It was the potatoes, however, that really caught my eye. Kay has a collection of about thirty varieties of “Riwai” or Maori potatoes of assorted colours and shapes. Many appear to be andigena types – knobbly with deepset eyes and flecked skins. Kay believes, as others do, that potatoes reached New Zealand prior to European colonisation. The mysterious Waitaha Nation, who supposedly established themselves on New Zealand over a thousand years ago, are credited with the introduction. Strangely, one of the varieties with purple skin and white eyes is traditionally known as “Peruperu”, perhaps a reflection of its country of origin. The possibility of a pre-European origin to the Riwai is being investigated by Graham Harris from the Open Polytechnic of New Zealand. Other types included “Karoro” a spud that somewhat resembled Lumpers and was eaten by Maoris when collecting and preserving muttonbirds (sooty shearwaters). One variety I did recognise – the old HSL favourite Urenika, with purple skin and flesh. This is considered by the Chatham Islanders to be a strongly “male” variety that impregnates other types and is grown apart to maintain varietal purity.
Kay also has several different varieties of “yams” as oca (Oxalis tuberosa) is known, somewhat confusingly, in New Zealand, as well as kumara, the sweet potato, in various colours. These old varieties of kumara had specific purposes; Kay told me that the large pink variety she unearthed for us was fed specifically to young children, invalids and the elderly; another type was a sacred plant “Taputini” that was grown in baskets then moved up rivers and trails as an offering to the gods. Others have exceptional flavour “like particularly good roasted chestnuts” and all are heirlooms, recently received by Kay from gardeners in Northland.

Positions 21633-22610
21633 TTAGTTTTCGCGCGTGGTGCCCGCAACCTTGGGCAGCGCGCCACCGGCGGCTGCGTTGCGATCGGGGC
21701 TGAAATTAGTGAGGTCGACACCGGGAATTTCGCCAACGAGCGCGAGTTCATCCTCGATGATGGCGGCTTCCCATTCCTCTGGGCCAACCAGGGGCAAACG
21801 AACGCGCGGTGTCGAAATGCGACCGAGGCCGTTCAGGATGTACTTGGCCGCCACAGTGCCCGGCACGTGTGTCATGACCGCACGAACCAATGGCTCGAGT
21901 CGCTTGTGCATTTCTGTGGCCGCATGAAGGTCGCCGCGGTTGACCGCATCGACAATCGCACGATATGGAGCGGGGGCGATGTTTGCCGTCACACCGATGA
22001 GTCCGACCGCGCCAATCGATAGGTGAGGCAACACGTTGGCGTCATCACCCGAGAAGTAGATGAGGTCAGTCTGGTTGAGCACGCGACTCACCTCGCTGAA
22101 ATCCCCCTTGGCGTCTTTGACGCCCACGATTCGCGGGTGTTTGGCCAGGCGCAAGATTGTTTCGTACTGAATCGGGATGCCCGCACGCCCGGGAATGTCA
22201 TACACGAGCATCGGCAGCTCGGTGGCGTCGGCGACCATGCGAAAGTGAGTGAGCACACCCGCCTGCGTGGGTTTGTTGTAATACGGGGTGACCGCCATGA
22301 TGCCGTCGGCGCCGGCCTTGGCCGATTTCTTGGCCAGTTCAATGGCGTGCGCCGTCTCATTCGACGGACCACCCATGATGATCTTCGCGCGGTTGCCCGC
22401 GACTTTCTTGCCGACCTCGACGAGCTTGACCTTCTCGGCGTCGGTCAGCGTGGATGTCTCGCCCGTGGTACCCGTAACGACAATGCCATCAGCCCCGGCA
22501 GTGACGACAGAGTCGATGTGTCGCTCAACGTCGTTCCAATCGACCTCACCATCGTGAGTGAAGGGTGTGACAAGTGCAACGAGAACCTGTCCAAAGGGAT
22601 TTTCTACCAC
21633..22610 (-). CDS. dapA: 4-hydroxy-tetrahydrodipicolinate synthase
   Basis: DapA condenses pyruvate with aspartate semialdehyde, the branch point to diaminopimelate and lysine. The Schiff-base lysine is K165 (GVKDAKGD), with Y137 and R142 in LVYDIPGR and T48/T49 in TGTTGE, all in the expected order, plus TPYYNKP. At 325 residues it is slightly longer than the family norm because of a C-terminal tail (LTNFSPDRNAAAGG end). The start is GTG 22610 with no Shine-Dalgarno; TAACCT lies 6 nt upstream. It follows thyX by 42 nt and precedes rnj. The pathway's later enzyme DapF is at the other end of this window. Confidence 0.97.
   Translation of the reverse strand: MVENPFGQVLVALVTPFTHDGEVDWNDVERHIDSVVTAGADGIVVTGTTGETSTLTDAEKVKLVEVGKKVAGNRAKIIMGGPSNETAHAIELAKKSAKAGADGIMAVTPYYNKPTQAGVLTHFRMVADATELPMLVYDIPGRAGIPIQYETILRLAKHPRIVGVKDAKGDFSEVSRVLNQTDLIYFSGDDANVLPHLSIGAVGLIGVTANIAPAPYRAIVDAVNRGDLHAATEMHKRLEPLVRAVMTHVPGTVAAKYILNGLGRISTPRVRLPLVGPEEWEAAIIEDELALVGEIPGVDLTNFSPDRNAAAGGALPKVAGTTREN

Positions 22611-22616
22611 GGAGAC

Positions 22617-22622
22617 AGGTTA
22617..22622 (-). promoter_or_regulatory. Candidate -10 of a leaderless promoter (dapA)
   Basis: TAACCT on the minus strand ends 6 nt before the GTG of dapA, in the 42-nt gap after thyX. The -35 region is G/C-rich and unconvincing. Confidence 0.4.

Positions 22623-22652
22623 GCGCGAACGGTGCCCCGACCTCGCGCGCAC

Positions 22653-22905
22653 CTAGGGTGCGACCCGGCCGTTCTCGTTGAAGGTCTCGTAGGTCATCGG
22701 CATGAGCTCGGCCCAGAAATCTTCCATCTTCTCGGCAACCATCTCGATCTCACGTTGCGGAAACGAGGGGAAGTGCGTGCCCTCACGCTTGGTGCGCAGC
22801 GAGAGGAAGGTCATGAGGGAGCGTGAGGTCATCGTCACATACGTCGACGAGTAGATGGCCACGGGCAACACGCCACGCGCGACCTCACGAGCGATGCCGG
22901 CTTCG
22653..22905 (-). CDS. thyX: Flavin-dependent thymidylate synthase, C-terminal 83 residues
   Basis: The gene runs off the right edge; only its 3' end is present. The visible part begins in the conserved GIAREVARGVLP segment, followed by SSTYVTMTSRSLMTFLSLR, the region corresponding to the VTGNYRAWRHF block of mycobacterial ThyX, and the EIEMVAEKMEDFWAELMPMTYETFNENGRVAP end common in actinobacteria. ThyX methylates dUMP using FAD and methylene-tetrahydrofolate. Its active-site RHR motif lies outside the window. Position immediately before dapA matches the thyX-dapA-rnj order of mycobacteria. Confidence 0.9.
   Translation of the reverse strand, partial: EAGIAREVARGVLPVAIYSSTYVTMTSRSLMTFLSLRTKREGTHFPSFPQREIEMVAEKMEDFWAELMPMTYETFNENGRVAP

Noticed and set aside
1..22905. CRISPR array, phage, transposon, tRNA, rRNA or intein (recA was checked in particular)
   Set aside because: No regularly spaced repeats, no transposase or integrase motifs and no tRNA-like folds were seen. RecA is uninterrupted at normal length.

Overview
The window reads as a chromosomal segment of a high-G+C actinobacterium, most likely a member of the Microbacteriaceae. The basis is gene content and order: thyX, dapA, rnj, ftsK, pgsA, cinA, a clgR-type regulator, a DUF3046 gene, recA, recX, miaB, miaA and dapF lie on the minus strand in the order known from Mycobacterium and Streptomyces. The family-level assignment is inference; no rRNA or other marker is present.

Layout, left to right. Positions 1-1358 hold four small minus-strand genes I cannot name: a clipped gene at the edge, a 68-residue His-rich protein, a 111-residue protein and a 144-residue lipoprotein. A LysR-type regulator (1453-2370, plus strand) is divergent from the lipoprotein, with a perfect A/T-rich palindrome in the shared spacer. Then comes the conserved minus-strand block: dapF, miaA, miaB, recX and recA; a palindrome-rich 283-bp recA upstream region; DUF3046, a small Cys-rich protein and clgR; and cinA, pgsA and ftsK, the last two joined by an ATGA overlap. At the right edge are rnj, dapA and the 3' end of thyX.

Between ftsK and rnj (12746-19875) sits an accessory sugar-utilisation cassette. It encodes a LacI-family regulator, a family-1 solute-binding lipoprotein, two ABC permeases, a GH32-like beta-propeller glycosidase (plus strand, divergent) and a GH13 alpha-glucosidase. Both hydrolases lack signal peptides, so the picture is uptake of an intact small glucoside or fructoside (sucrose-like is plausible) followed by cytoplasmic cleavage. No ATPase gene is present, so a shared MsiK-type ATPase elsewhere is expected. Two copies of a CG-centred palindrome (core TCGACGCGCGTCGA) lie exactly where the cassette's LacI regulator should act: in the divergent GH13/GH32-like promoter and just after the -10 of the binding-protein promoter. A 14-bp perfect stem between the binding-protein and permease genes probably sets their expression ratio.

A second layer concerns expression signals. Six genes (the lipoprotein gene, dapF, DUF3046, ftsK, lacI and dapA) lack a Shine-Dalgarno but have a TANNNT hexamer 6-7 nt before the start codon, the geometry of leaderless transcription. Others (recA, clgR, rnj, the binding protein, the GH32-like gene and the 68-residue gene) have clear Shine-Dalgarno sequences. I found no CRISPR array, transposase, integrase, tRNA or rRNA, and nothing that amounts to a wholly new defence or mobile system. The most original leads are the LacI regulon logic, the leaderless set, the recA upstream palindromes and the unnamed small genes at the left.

Our next stop was the Auckland suburb of Avondale, famed for its large spiders, which featured in the film “Arachnophobia” and its Polynesian market. We had come to see neither, but ended up encountering both. No, our destination was King’s Seeds, run by Ross King, who we had met at the Diggers Camp-out in Australia. Ross has one of the largest ranges of flower, herb and vegetable seeds available in New Zealand, including heirlooms and his catalogue is well known and has a good reputation amongst the gardeners we met. King’s Seeds also deals in essential oils and we spent a few pleasant and fragrant hours decanting these into 250 ml bottles. As a commercial operation, Ross stocks seeds of the varieties which sell and this made for an interesting contrast with the non-profit organisations I've worked with.
With a population of around 3.5 million, the sales potential for home gardeners is much smaller than in Britain; Ross, however, has found strength in diversity and continues to offer an excellent range. For example, nearly 30 varieties of hot chillies and several heirloom tomatoes , including Garden Peach, Big Rainbow and Black Karim. He also stocks a wide range of oriental vegetables and over ten different chicories, plus 25 lettuces. He believes in offering the best of the old and new varieties and the bottom line is, those that sell well will remain in the catalogue, those that don’t, won’t. Unhampered by restrictive EC legislation, the potential range of vegetables commercially available in New Zealand is much wider than in the UK. King’s Seeds is doing New Zealand gardeners a great service by making such a wide selection available.
Economies of scale dictate that most of the seed Ross sells is produced by growers in Europe, Japan and the US and he and his wife Glenys have travelled widely to establish personal contacts with these companies. He regaled us with tales about his travels and dealings with various companies and their somewhat eccentric owners.